Construction of massive apartment complexes may be put on hold to help Bengaluru tide over potential water shortage, Karnataka Deputy Chief Minister Dr G Parameshwara has hinted. The idea was, however, far from implementation, he added.
"This is loud thinking because we are running short of water. We are trying to get from different sources to Bangalore," he said.
It was not just water that is contributing to this reasoning. "Number of vehicles... you have seen the big apartment complexes. And in that area if we don't build roads there will be more number of vehicles. Each family will have one, two, three and number of vehicles. So we thought - at least for a while, maybe five years - we will bring in some sort of restriction on building apartments in Bangalore city. We are still in the discussion stage. We will work out the pros and cons," the minister said.
If this decision is indeed taken by the Karnataka government, it could be met with horror by the real estate sector.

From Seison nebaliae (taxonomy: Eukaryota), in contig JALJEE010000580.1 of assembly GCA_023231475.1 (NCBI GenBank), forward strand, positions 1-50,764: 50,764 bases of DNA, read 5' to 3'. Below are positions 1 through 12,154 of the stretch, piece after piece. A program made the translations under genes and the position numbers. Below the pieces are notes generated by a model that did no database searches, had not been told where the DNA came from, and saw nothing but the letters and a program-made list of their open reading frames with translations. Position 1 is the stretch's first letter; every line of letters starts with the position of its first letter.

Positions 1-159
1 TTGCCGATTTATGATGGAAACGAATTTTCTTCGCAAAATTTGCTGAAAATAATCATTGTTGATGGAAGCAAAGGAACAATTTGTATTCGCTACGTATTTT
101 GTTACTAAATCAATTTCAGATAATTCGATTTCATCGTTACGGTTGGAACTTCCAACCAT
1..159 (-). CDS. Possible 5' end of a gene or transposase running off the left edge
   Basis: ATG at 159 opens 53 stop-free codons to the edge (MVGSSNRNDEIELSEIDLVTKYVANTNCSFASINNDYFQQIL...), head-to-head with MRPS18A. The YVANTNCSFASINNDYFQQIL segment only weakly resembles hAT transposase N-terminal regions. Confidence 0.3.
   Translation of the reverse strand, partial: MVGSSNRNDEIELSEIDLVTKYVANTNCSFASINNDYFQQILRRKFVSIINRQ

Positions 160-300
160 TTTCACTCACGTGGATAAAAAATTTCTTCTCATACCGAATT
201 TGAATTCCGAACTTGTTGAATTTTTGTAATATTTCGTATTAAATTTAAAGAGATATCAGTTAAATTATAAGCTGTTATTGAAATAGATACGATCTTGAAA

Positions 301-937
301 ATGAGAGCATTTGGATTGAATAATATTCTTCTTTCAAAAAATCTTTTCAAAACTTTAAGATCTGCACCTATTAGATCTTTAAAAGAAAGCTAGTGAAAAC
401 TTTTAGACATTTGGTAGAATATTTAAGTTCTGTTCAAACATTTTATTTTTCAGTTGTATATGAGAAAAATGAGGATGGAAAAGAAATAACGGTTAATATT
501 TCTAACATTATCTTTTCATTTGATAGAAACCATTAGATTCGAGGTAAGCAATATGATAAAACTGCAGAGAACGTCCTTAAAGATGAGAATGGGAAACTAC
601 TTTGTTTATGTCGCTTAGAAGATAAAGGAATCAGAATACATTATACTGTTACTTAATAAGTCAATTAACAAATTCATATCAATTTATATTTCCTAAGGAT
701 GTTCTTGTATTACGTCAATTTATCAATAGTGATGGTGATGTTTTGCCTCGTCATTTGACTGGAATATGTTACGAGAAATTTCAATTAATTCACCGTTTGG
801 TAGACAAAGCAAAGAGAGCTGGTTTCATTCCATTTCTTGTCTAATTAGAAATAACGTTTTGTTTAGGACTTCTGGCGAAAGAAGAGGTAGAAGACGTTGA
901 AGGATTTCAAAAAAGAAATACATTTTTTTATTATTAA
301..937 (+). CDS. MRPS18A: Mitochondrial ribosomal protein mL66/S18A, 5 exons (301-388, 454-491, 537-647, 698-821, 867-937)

"Friends from the industry should understand," Dr Parameshwara said. "Nobody can create water. We are already at the fifth stage of Cauvery and there are no other sources in sight. If I talk about Linganamakki, there will be protest. If I talk about Yettinahole, there will be protest. So where do I get water to Bangalore with its growing population?" he added.
"I am taking precautions. I don't want to wait for something to happen. I don't want my city to overnight to have water shortage. Can you imagine situation if for two months there is no water in Cauvery? Borewells we have gone down about 1200 feet. All borewells put together would generate about 400 MLD (million litres per day)" Dr Parameshwara said.
But the deputy chief minister also made it clear that the authorities were working on staving off any water crisis. He said, "We are working in many directions. On one side we are trying to rejuvenate lakes of Bangalore. On the other we are trying to bring in more water from different sources. And for the first time in the country we are trying to recycle the water. We are recycling 600/700 MLD secondary level water which is going to Kolar side."